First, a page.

How do I revoke my Rhode Island Will?
- Burning, tearing or otherwise destroying the Will by the testator.
- Making a new Will or codicil.
- Writing a declaration stating an intention to revoke the Will. This must be signed and witnessed in the same manner as a Will. § 33-5-10
To ensure complete revocation, attorneys advise making a new Rhode Island Will which revokes all former Wills and physically destroying all former Wills.
Are there any circumstances which automatically revoke my Will?
- Unlike other states, marriage revokes an entire Rhode Island Will and Testament, unless it appears from the Will that it was made in contemplation of marriage. However, some powers of appointment remain intact in certain circumstances. § 33-5-9
- Divorce cancels those parts of a Will made prior to divorce which benefit the former spouse, unless it’s clear the Will was made in contemplation of the divorce. § 33-5-9.1
How can I change a Last Will?
Rhode Island Wills can be altered by signing a Codicil or by making a new Will and revoking the former.
Disinherit Spouse or Children from a Rhode Island Will
Things you must know before you try to exclude a spouse or child from your Will. The Rhode Island probate statute provides entitlements which for excluded family members.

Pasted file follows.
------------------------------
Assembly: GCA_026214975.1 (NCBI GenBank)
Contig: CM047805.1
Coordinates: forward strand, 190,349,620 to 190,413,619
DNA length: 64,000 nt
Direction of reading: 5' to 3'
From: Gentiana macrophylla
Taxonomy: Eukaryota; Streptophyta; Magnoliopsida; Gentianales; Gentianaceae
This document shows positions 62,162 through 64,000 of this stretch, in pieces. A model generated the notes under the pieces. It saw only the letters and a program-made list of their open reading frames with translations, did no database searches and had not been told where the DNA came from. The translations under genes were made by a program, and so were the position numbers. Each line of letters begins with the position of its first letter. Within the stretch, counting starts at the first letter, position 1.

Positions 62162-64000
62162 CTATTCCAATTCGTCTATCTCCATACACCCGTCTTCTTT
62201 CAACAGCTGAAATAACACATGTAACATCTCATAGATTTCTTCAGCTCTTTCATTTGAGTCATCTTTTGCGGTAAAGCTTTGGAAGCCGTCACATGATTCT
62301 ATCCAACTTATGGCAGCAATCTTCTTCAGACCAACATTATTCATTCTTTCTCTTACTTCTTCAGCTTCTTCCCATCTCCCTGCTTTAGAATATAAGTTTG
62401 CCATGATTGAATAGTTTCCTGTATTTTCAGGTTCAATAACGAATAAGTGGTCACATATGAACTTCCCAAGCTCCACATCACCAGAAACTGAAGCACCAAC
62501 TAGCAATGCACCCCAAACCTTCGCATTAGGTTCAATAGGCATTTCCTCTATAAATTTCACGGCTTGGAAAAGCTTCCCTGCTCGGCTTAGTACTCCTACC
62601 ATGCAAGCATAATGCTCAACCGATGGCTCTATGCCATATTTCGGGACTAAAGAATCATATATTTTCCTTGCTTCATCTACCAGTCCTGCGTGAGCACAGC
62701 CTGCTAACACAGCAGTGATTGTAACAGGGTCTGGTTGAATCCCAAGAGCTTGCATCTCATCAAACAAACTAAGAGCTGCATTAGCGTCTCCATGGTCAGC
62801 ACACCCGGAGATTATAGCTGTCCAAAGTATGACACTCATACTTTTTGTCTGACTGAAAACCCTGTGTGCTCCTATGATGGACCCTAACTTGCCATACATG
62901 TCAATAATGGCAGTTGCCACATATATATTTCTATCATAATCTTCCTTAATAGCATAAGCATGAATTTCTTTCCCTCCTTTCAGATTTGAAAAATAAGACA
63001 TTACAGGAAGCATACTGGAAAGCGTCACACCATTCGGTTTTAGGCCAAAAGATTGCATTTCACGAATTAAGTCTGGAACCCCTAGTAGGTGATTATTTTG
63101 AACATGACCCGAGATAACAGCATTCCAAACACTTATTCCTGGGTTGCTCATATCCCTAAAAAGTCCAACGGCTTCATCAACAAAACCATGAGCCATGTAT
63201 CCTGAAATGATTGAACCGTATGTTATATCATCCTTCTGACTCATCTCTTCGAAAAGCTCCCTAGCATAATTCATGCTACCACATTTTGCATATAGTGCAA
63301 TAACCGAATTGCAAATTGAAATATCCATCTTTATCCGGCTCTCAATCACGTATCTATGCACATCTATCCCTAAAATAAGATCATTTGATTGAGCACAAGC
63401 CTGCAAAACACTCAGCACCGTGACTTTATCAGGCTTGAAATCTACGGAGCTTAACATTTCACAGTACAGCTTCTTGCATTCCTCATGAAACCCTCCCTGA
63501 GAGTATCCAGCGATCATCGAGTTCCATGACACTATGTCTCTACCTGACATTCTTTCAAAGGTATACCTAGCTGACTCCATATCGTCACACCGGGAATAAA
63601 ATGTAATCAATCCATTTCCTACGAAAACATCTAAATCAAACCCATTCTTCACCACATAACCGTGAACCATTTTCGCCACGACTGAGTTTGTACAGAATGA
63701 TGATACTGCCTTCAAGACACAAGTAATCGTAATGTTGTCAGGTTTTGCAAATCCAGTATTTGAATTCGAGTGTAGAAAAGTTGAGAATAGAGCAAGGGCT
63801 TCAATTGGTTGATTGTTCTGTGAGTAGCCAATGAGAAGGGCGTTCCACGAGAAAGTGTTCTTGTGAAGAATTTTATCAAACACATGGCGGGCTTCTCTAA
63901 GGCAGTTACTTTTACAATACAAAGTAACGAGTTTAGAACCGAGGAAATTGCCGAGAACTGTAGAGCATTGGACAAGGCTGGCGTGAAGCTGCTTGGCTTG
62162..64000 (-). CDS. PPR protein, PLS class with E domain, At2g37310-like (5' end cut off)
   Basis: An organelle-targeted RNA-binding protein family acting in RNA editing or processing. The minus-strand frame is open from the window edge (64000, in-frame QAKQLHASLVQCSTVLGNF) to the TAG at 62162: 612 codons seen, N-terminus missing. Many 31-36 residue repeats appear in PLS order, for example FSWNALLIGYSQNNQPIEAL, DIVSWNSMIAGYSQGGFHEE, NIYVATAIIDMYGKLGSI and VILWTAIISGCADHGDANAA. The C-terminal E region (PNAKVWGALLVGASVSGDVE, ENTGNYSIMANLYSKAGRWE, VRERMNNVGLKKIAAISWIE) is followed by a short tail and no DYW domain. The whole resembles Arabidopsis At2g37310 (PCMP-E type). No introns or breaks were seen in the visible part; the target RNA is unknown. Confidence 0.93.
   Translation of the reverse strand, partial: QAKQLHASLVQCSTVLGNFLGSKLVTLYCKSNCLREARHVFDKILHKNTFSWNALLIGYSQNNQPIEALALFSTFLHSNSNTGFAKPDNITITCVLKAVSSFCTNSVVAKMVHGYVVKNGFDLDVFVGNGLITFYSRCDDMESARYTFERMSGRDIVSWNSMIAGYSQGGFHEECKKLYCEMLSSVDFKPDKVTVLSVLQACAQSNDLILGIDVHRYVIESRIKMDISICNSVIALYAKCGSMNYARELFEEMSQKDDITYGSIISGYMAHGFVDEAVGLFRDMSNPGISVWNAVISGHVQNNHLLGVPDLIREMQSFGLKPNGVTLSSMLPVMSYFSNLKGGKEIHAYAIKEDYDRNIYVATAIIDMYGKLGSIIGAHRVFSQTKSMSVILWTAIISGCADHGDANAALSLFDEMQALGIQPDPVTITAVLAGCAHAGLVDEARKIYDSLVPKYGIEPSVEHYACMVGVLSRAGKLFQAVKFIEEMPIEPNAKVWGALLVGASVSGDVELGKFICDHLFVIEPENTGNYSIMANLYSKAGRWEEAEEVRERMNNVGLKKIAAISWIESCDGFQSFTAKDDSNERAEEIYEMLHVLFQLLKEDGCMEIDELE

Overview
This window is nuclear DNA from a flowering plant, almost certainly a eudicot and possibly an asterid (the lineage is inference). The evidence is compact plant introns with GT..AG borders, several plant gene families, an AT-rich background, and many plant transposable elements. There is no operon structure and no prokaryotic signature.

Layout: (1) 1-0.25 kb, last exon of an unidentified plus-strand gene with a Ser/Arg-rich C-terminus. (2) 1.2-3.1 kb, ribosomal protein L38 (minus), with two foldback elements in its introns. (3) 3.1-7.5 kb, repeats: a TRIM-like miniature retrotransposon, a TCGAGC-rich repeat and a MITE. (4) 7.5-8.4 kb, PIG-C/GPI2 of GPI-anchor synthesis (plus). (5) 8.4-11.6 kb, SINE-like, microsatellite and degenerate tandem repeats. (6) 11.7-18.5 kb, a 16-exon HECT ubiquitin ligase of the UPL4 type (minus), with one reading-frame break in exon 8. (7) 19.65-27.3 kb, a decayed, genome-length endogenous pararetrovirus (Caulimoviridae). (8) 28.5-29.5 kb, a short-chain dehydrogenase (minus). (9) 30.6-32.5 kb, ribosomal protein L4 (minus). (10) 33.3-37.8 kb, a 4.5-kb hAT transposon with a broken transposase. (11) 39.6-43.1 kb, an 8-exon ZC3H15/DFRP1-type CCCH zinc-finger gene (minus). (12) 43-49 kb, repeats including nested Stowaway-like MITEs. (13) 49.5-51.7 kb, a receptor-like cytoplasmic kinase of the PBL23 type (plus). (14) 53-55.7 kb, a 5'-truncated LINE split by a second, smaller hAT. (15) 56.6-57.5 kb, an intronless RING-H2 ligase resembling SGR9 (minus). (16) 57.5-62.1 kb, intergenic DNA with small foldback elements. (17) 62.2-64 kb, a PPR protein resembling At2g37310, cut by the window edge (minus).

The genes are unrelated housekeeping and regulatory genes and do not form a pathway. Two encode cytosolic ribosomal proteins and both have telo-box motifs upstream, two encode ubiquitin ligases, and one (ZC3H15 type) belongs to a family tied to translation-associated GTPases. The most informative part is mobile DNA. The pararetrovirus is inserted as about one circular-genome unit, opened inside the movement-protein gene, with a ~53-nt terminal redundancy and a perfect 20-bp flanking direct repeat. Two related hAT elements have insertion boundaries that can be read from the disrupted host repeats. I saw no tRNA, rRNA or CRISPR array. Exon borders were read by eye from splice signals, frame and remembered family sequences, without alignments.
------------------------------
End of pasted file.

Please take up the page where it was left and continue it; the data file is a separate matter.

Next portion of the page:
Can children be excluded from Rhode Island Wills?
Any person may exclude his/her children from the Will by clear intention. However, if it appears that your exclusion was done by mistake (ie: you forgot to add them), then the persons deemed omitted by accident will benefit under your estate. An accidental omission will be deemed if you omit to provide for any of the following in your Rhode Island Last Will:
- children who are born after your Will;
- issue of your child who has died after your Will has been executed;
- issue born after you sign your will whose parent is a deceased child of yours who died before you signed the Will. § 33-6-23
These persons will receive the same share as thought you had died intestate (without making a Will).